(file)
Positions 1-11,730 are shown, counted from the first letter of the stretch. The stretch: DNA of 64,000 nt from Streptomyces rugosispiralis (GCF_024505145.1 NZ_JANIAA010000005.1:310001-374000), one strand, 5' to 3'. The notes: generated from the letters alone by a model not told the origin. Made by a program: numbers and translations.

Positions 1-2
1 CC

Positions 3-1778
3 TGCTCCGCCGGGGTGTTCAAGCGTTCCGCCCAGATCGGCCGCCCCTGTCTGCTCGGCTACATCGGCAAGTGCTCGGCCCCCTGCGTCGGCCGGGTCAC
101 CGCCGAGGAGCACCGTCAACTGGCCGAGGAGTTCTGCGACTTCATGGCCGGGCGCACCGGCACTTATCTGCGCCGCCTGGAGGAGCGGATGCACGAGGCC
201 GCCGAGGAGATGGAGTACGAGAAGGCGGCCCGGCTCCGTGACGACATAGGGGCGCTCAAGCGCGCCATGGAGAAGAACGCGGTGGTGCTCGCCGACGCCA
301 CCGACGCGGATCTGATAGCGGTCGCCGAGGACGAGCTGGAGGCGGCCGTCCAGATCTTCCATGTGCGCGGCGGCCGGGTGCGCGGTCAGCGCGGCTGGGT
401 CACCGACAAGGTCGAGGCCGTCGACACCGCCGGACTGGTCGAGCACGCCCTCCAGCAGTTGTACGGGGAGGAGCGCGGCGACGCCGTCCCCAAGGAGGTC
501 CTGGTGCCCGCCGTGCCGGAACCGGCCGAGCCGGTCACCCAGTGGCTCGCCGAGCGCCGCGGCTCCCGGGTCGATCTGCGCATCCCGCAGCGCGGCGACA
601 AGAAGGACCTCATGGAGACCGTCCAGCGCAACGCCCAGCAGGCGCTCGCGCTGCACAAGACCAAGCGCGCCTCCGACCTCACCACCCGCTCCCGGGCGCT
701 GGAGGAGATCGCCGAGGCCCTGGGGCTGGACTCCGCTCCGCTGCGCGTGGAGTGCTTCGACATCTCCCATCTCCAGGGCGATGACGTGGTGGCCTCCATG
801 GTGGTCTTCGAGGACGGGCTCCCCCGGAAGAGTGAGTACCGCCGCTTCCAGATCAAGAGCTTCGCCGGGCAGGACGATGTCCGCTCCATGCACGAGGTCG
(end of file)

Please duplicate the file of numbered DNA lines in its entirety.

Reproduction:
Positions 1-11,730 are shown, counted from the first letter of the stretch. The stretch: DNA of 64,000 nt from Streptomyces rugosispiralis (GCF_024505145.1 NZ_JANIAA010000005.1:310001-374000), one strand, 5' to 3'. The notes: generated from the letters alone by a model not told the origin. Made by a program: numbers and translations.

Positions 1-2
1 CC

Positions 3-1778
3 TGCTCCGCCGGGGTGTTCAAGCGTTCCGCCCAGATCGGCCGCCCCTGTCTGCTCGGCTACATCGGCAAGTGCTCGGCCCCCTGCGTCGGCCGGGTCAC
101 CGCCGAGGAGCACCGTCAACTGGCCGAGGAGTTCTGCGACTTCATGGCCGGGCGCACCGGCACTTATCTGCGCCGCCTGGAGGAGCGGATGCACGAGGCC
201 GCCGAGGAGATGGAGTACGAGAAGGCGGCCCGGCTCCGTGACGACATAGGGGCGCTCAAGCGCGCCATGGAGAAGAACGCGGTGGTGCTCGCCGACGCCA
301 CCGACGCGGATCTGATAGCGGTCGCCGAGGACGAGCTGGAGGCGGCCGTCCAGATCTTCCATGTGCGCGGCGGCCGGGTGCGCGGTCAGCGCGGCTGGGT
401 CACCGACAAGGTCGAGGCCGTCGACACCGCCGGACTGGTCGAGCACGCCCTCCAGCAGTTGTACGGGGAGGAGCGCGGCGACGCCGTCCCCAAGGAGGTC
501 CTGGTGCCCGCCGTGCCGGAACCGGCCGAGCCGGTCACCCAGTGGCTCGCCGAGCGCCGCGGCTCCCGGGTCGATCTGCGCATCCCGCAGCGCGGCGACA
601 AGAAGGACCTCATGGAGACCGTCCAGCGCAACGCCCAGCAGGCGCTCGCGCTGCACAAGACCAAGCGCGCCTCCGACCTCACCACCCGCTCCCGGGCGCT
701 GGAGGAGATCGCCGAGGCCCTGGGGCTGGACTCCGCTCCGCTGCGCGTGGAGTGCTTCGACATCTCCCATCTCCAGGGCGATGACGTGGTGGCCTCCATG
801 GTGGTCTTCGAGGACGGGCTCCCCCGGAAGAGTGAGTACCGCCGCTTCCAGATCAAGAGCTTCGCCGGGCAGGACGATGTCCGCTCCATGCACGAGGTCG